TEAGUE, TEXAS. Teague is at the junction of U.S. Highway 84, State Highway 179, and Farm roads 80 and 145, nine miles southwest of Fairfield in western Freestone County. The area was first settled around the time of the Civil War. During the latter half of the nineteenth century a small community known as Brewer, grew up at the site. When the Trinity and Brazos Valley Railway was built through the county in 1906, it located its machine and car shops at the site. The town, renamed Teague after Betty Teague, niece of railroad magnate Benjamin Franklin Yoakum, was incorporated in 1906. The community served as a shipping center for area cotton farmers and grew rapidly. By 1914 it had Baptist, Catholic, Disciples of Christ, Methodist, Episcopal, Methodist Episcopal, and Presbyterian churches, as well as public schools, waterworks, an electric light plant, an ice plant, three banks, two cotton gins, a cottonseed oil mill, a cotton compress, the Teague Daily News, two weekly newspapers, and a population of 3,300. Teague continued to prosper during the 1920s.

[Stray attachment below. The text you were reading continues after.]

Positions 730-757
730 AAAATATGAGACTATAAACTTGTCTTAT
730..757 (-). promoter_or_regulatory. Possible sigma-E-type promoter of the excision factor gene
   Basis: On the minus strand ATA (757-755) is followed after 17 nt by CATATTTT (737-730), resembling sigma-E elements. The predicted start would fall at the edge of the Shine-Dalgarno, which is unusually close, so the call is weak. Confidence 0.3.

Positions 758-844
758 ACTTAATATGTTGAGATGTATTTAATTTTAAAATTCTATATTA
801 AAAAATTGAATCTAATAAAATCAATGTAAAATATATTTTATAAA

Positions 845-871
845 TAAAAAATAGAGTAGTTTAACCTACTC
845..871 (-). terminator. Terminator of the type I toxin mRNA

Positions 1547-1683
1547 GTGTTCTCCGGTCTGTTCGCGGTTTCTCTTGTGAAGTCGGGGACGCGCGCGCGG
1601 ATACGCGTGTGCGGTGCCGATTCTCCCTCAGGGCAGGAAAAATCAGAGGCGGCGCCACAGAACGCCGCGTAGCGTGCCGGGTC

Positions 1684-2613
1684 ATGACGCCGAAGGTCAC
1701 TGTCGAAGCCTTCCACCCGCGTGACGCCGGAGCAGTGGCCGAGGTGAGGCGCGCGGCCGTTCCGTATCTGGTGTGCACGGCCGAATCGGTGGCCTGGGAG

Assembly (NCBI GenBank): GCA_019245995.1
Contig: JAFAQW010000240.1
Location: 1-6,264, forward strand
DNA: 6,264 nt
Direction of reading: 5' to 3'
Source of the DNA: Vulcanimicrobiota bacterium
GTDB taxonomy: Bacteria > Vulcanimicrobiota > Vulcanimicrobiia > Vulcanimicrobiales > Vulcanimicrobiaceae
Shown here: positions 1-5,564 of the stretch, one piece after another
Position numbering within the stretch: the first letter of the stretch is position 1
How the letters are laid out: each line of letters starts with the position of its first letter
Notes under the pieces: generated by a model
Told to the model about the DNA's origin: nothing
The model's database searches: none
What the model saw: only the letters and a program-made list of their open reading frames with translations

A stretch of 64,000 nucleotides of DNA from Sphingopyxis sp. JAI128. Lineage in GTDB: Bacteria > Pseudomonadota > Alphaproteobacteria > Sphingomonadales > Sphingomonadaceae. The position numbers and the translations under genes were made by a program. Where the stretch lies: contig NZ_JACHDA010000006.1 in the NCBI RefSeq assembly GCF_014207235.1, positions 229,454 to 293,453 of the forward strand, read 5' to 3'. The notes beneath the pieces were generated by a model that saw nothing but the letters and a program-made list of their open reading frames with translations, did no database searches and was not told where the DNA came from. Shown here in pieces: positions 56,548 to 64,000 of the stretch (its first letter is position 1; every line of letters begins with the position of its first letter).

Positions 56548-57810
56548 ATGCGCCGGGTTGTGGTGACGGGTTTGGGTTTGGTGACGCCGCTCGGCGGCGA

The onset of the Great Depression and plummeting cotton prices, however, began a slow decline that continued until the 1980s. The number of businesses dropped from 140 in 1931 to 100 in 1936. After World War II many other stores and businesses closed, and by the early 1980s only forty-six rated businesses remained. The town also witnessed a decline in population during the same period; it reached a low of some 2,800 in 1975. After the mid-1980s, however, the population grew steadily, and in 1990 Teague had 3,268 residents. The population was 4,557 in 2000. The area has large coal, lignite, sand, and clay deposits. In recent years natural gas production has become an important industry.
Historical Marker Files, Texas Historical Commission, Austin.
The following, adapted from the Chicago Manual of Style, 15th edition, is the preferred citation for this article.Christopher Long, "TEAGUE, TX," Handbook of Texas Online (http://www.tshaonline.org/handbook/online/articles/hgt04), accessed June 16, 2013. Published by the Texas State Historical Association.